We hold postgraduate events in February/March and November, and open days for all our applicants throughout the year. Our Colchester Campus events are a great way to find out more about studying at Essex, and give you the chance to:
- tour our campus and accommodation
- find out answers to your questions about our courses, student finance, graduate employability, student support and more
- meet our students and staff
If the dates of our organised events aren’t suitable for you, feel free to get in touch by emailing firstname.lastname@example.org and we’ll arrange an individual campus tour for you.
If you live too far away to come to Essex (or have a busy lifestyle), no problem. Our 360 degree virtual tour allows you to explore the Colchester Campus from the comfort of your home. Check out our accommodation options, facilities and social spaces.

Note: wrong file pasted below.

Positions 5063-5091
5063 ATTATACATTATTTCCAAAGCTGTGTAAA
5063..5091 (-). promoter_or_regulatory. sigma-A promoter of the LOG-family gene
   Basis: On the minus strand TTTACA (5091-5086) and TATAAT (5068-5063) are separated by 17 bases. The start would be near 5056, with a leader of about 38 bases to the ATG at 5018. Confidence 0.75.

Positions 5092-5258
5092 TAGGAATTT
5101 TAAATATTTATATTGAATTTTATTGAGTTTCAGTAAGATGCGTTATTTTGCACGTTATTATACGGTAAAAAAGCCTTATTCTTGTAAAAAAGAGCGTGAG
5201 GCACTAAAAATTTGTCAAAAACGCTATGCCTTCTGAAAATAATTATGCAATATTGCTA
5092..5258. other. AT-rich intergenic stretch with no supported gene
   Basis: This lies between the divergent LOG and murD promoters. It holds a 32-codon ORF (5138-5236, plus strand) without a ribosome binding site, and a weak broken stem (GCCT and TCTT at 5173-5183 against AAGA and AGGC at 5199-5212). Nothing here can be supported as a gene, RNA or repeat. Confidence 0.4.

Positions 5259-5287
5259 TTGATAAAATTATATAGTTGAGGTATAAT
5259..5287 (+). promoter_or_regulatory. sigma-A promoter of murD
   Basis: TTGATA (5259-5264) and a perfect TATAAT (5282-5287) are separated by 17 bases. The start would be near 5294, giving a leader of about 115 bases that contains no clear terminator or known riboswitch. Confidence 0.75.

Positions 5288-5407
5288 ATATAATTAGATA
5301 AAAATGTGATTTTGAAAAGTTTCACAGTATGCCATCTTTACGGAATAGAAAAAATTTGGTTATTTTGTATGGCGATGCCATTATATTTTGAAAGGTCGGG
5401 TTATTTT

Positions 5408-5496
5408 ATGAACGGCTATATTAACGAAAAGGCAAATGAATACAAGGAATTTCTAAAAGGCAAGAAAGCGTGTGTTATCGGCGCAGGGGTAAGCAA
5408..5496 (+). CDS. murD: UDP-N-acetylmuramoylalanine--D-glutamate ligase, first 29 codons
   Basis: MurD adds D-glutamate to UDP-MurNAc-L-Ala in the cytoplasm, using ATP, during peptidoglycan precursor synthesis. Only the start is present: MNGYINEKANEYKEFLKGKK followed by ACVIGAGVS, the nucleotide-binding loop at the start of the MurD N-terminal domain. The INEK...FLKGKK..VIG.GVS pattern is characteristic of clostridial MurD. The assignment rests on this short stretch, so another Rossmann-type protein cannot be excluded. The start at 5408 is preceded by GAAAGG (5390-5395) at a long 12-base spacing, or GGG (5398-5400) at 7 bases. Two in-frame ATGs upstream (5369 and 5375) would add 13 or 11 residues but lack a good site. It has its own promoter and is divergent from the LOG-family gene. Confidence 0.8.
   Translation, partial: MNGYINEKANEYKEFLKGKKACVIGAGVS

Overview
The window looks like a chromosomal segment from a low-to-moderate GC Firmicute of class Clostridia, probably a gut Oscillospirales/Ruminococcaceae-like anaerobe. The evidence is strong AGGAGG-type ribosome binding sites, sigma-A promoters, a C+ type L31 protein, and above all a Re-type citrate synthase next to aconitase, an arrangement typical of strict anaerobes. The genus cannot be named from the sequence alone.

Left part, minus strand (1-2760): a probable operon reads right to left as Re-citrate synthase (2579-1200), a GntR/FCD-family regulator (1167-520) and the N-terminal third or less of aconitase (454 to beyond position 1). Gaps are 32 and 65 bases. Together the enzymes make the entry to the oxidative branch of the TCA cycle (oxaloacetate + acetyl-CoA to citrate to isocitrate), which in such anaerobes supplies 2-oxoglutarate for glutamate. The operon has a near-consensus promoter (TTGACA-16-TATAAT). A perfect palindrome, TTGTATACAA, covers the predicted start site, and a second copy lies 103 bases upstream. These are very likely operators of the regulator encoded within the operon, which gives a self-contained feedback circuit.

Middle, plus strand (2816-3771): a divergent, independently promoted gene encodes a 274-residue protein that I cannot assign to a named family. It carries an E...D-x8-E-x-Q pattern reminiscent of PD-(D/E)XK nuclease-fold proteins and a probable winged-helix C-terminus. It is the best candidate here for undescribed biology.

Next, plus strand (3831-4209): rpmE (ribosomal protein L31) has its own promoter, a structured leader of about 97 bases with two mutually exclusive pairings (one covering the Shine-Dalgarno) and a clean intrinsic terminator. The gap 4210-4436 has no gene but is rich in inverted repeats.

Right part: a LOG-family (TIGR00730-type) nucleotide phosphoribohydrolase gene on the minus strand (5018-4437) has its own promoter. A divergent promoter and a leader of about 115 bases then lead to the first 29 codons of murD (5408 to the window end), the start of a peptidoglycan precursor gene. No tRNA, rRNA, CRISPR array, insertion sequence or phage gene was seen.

Our staff travel the world to speak to people about the courses on offer at Essex. Take a look at our list of exhibition dates to see if we’ll be near you in the future.
You can apply for our postgraduate courses online. You’ll need to provide us with your academic qualifications, as well as supporting documents such as transcripts, English language qualifications and certificates. You can find a list of necessary documents online, but please note we won’t be able to process your application until we have everything we need.
There is no application deadline but we recommend that you apply before 1 July for our taught courses starting in October. We aim to respond to applications within two weeks. If we are able to offer you a place, you will be contacted via email.